BOOK REVIEW / The alternative society that rules by the goat: Men of Honour: The Truth about the Mafia - Giovanni Falcone: Fourth Estate pounds 13.99

Share
Related Topics
GIOVANNI FALCONE would have been proud. His methods of painstaking sleuthing were posthumously vindicated the weekend before last, with the arrest of the Mafia boss Giuseppe Madonia.

The Italian press has described Madonia as the number two in commission of ruling families at the head of Cosa Nostra, the Sicilian Mafia. He would have therefore shared in the decision taken by the commission to order two recent killings - first of Falcone himself on 23 May, and then of his friend and close associate, Paolo Borsellino, on 19 July.

Judge Falcone was an investigating magistrate who trusted less in telephone intercepts - the Mafia were too clever to be caught out - than on human resources. He was able to persuade mafiosi to turn state witness, although he fought until his death to secure lifetime protection for those who finally broke with the Mafia. And it was a supergrass who decided after Falcone's death that he'd had enough, and came forward with the information which led to Madonia's arrest.

Like Kipling's Strickland, who 'held the extraordinary theory that a policeman in India should try to know as much about the natives as the natives themselves', Falcone saw that the key to confronting Cosa Nostra lay in knowing as much as possible about the organisation and its members. But he never tried to pass himself off as anything other than what he was. He went once to Germany to interview a Mafia boss who addressed him as 'Mr Falcone'. He stood up and hit back. 'No wait, you are Mr So-and-So, I am Judge Falcone.'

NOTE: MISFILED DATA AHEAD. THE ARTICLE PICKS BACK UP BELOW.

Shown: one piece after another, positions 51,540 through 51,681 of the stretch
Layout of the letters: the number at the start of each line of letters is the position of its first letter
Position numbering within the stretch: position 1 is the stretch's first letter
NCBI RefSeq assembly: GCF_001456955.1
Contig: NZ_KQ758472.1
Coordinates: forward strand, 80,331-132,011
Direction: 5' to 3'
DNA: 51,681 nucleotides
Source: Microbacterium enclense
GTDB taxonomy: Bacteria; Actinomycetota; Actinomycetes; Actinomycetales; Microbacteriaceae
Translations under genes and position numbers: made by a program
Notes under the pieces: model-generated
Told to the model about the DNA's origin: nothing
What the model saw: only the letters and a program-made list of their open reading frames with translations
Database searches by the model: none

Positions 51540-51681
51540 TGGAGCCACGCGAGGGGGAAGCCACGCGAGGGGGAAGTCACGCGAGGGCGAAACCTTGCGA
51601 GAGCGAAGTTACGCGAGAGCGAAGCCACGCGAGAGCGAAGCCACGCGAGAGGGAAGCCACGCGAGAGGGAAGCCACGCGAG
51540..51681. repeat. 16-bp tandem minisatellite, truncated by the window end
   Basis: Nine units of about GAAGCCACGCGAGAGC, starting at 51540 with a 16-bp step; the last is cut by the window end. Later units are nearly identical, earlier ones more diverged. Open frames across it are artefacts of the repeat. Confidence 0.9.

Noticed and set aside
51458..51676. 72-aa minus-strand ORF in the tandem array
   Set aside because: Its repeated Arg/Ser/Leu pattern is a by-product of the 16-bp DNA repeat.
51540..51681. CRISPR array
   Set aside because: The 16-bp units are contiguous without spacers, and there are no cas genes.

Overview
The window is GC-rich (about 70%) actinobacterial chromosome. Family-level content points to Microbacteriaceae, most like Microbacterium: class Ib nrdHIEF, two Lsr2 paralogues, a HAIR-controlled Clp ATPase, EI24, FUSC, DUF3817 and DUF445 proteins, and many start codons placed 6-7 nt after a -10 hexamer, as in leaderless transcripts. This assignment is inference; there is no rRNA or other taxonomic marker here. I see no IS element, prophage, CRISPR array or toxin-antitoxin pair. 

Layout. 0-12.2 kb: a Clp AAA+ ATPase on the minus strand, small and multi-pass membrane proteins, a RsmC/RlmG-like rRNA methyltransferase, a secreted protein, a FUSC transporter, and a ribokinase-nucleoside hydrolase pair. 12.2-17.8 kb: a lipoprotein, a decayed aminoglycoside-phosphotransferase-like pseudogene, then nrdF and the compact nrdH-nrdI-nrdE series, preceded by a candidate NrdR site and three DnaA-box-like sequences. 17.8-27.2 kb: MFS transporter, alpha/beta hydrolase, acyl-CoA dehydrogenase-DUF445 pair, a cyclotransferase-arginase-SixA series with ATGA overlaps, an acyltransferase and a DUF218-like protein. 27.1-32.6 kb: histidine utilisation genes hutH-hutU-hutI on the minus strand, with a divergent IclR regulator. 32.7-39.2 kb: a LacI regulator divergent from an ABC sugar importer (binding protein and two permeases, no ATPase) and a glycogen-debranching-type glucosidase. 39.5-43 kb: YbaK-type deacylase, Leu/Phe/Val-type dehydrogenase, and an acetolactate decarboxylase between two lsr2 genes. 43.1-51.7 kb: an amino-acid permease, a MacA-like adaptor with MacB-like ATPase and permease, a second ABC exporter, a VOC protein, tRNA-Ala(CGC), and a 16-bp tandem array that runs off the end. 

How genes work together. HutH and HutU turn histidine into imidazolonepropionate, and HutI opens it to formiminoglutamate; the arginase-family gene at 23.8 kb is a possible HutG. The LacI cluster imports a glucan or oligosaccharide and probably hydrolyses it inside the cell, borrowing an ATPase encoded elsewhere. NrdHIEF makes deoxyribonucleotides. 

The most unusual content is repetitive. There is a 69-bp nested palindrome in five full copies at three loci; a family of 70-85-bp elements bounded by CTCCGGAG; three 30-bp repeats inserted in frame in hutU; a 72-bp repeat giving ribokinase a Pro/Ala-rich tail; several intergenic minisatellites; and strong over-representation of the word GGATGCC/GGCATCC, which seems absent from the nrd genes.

As he put it, 'my message hit its target and the boss apologised. He knew all too well why I was refusing the title of Mister, which, by not recognising my role, reduced me to insignificance.'

He was a Sicilian, born and brought up in Palermo, who had played table tennis as a boy with schoolmates who became Mafia bosses. He knew their language and their hidden meanings, the warnings concealed in the inflection of their voices. 'The interpretation of signs, of gestures, of messages and silences is one of the principal activities of the man of honour,' he writes. 'And consequently of the magistrate who investigates him.'

He neither underestimated nor romanticised the Mafia. His studies showed that the method they chose to kill an opponent was dictated solely by one principle, 'the shortest and least dangerous path'. There was incaprettamento or 'goat strangling', for instance, where the wrists and ankles are tied behind the back and at the same time round the neck of the victim, so that in attempting to break free he strangles himself. Falcone dismissed speculation that this was a punishment reserved for the most cowardly traitors. 'The reason for using this method is in fact much more banal: it is that the neatly packaged corpse can be transported more easily in the boot of a car.'

Falcone stressed that Cosa Nostra is not anti-state, but rather a parallel organisation that seeks to profit from illegal economic activity. Nor is it a social service that operates for the benefit of all, but rather an exclusive association which acts against all society for the sole benefit of its members. Nor, on the other hand, should the Mafia be demonised. 'If we want to fight the Mafia organisation efficiently, we must not transform it into a monster or think of it as an octopus. We must recognise that it resembles us.'

This book talks about the way the Mafia is organised. It is the most complete guide that exists to the mentality of the mafioso; Falcone reckoned there were more than 5,000 men of honour who had been enrolled into the organisation in Sicily. He does not provide a history of the Mafia, but rather analyses it within the context of a largely compliant Sicilian society and a state whose commitment to fighting it is at best sporadic. Yet he himself remained undaunted right up to his death.

'There's no doubt that we will have to fight the Mafia for a long time to come,' he said. 'For a long time, but not for eternity. Because the Mafia is a human phenomenon, and like all such human phenomena, it has a beginning, an evolution, and will also therefore have an end.'